This season, the Jets will be relying heavily on the likes of David Gustafsson and Cole Perfetti to pick up some of the offensive slack that was missing last year. Being as young and inexperienced as they are, it may be unrealistic to expect them at this point to fully embrace the scoring role the Jets need. Possibly in time, but for this season it might be an unrealistic expectation. What Gagner does provide is the experience and ability to play consistently over an 82-game season and be a potential scoring threat in the process.

Jets Need New Leadership

This marks Gagner’s 16th NHL season. As such, the biggest asset he will bring to the Jets is experience. There are two pieces to the puzzle here. The Jets, as stated before have great top-line forwards, but the scoring drops off dramatically after that. They are missing a solid third-line with forwards that can be a consistent offensive threat. He will potentially provide the team with some production this season but he is not a long-term solution.

Secondly, his lengthy NHL career comes with vast experience from playing on various teams, most recently with a losing club in Detroit. This should come in handy as the Jets have shown that they lack a calming influence in the face of adversity. In 2021-22, that was a glaring weakness, as the leadership group demonstrated it had trouble dealing smoothly with hard times and disappointment. He provides something this team desperately needs.

He could also help replace some of the wisdom lost with the departure of 36-year-old Stastny, who was a mentor to many of Winnipeg’s young players and a much-needed voice of reason when the going got tough last year.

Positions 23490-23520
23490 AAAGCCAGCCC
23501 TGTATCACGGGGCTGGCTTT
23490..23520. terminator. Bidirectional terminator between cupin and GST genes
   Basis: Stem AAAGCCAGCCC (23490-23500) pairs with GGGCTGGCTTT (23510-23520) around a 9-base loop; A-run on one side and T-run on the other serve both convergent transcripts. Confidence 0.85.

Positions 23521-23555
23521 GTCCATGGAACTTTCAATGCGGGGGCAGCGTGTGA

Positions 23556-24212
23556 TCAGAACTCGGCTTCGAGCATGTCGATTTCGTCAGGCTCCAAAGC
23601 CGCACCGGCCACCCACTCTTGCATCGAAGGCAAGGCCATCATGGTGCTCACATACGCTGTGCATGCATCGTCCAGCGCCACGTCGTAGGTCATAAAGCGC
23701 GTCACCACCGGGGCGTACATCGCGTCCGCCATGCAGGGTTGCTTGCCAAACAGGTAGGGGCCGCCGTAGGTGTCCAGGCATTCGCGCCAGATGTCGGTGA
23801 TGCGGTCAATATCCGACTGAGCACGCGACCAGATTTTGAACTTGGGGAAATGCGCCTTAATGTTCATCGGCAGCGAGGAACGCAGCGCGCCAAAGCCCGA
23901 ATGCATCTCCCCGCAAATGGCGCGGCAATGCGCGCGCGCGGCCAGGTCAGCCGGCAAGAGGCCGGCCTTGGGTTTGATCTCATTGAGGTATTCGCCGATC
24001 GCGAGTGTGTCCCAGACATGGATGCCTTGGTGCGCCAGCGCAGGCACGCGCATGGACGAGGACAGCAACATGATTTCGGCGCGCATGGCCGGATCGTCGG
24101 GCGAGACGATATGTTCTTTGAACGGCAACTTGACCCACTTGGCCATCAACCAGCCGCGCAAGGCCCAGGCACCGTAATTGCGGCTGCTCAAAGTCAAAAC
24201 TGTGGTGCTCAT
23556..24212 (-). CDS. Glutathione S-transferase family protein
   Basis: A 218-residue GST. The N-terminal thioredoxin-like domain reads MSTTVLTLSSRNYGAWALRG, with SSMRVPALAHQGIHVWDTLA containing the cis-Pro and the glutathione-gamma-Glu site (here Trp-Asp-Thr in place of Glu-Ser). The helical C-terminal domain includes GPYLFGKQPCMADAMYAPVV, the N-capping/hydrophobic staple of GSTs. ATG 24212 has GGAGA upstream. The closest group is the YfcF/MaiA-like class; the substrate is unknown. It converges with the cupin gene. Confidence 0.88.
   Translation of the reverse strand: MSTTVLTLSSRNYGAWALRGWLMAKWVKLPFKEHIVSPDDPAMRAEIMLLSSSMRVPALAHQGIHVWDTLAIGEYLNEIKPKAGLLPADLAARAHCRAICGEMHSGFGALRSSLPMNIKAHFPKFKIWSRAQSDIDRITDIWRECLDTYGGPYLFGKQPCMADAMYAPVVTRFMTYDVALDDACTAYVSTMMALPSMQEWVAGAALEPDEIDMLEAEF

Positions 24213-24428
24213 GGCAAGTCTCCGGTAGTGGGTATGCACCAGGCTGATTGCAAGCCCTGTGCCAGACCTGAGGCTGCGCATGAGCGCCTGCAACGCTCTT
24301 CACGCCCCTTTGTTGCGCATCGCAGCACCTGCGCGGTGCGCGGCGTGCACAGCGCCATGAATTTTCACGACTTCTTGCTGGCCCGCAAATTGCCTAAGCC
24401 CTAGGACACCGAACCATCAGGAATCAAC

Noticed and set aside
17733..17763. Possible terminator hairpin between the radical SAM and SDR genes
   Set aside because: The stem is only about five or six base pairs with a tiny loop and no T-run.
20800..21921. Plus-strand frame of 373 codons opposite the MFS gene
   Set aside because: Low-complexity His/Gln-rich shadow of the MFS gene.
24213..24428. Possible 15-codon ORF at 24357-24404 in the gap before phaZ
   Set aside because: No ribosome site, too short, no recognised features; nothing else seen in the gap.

– Mike McIntyre (from: “Jets still have time to make some off-season noise”, Winnipeg Free Press, 2/9/22)

Last season, the Jets were a team poised to take a deep run into the playoffs and were predicted by many to be a Stanley Cup contender. When their season started to go south, the leadership group did a poor job of dealing with the media and in the end, Connor, Dubois and Stastny became the team’s spokesmen instead of the captains.

Sam Gagner Detroit Red Wings
Sam Gagner brings leadership and experience to the Jets. (Photo by Dave Reginek/NHLI via Getty Images)

As last season progressed, it became apparent the Jets’ system wasn’t working, their execution wasn’t consistent and the coach had lost the dressing room before deciding to quit in December. The players in leadership roles were unable to effectively navigate the media through a difficult second half of the season. Before long, the Jets were no longer in a Stanley Cup conversation but instead, trying hard just to make the playoffs.